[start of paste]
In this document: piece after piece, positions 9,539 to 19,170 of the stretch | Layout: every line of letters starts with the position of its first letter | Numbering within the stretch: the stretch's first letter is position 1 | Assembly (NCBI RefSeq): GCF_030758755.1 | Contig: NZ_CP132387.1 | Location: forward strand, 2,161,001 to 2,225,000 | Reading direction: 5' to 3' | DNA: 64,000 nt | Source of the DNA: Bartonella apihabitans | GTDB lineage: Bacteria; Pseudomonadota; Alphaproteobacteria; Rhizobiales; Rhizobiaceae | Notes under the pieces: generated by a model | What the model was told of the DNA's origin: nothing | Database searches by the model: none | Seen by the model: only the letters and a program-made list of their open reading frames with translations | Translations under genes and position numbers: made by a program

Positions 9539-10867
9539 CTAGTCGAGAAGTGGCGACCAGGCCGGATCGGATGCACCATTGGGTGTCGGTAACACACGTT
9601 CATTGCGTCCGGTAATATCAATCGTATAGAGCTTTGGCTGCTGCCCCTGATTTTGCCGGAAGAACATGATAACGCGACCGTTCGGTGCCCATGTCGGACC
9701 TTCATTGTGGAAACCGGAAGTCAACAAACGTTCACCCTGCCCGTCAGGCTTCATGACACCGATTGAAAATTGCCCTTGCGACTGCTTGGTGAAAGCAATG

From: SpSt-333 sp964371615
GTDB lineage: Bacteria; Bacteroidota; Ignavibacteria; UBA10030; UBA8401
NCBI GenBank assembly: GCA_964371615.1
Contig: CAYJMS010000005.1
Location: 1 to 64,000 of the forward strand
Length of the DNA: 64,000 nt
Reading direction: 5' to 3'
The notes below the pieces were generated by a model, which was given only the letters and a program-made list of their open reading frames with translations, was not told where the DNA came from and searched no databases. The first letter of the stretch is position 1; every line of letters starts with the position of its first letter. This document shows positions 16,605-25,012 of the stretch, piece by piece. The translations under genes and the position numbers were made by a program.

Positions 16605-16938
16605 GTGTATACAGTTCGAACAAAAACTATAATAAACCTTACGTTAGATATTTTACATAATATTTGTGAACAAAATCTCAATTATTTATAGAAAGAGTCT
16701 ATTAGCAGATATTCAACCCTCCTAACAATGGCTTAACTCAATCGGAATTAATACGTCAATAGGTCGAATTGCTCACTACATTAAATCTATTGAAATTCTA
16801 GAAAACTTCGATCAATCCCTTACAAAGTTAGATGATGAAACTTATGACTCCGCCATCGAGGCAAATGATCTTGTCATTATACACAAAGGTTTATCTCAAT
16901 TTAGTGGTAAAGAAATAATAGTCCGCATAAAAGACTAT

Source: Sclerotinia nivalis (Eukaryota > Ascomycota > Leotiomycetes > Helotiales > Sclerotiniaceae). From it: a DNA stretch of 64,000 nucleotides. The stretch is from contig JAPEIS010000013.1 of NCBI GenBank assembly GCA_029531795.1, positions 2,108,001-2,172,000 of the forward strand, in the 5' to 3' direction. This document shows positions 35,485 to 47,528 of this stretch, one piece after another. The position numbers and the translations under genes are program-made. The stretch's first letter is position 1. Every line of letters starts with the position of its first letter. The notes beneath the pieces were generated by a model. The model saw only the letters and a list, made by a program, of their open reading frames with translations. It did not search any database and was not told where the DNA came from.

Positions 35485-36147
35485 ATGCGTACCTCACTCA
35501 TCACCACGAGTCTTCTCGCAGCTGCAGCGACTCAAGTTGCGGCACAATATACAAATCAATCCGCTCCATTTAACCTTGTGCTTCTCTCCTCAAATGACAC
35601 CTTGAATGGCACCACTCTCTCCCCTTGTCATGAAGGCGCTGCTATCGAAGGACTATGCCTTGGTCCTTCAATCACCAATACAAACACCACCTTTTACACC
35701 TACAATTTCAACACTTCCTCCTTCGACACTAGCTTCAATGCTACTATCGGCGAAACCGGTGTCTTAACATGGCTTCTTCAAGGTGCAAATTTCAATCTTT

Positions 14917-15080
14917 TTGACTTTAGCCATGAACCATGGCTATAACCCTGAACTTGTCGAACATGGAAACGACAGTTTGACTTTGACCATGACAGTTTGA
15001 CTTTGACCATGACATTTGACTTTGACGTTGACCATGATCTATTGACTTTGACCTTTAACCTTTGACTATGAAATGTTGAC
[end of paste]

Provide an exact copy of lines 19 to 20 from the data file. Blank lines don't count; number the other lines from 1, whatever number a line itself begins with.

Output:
Source: Sclerotinia nivalis (Eukaryota > Ascomycota > Leotiomycetes > Helotiales > Sclerotiniaceae). From it: a DNA stretch of 64,000 nucleotides. The stretch is from contig JAPEIS010000013.1 of NCBI GenBank assembly GCA_029531795.1, positions 2,108,001-2,172,000 of the forward strand, in the 5' to 3' direction. This document shows positions 35,485 to 47,528 of this stretch, one piece after another. The position numbers and the translations under genes are program-made. The stretch's first letter is position 1. Every line of letters starts with the position of its first letter. The notes beneath the pieces were generated by a model. The model saw only the letters and a list, made by a program, of their open reading frames with translations. It did not search any database and was not told where the DNA came from.

Positions 35485-36147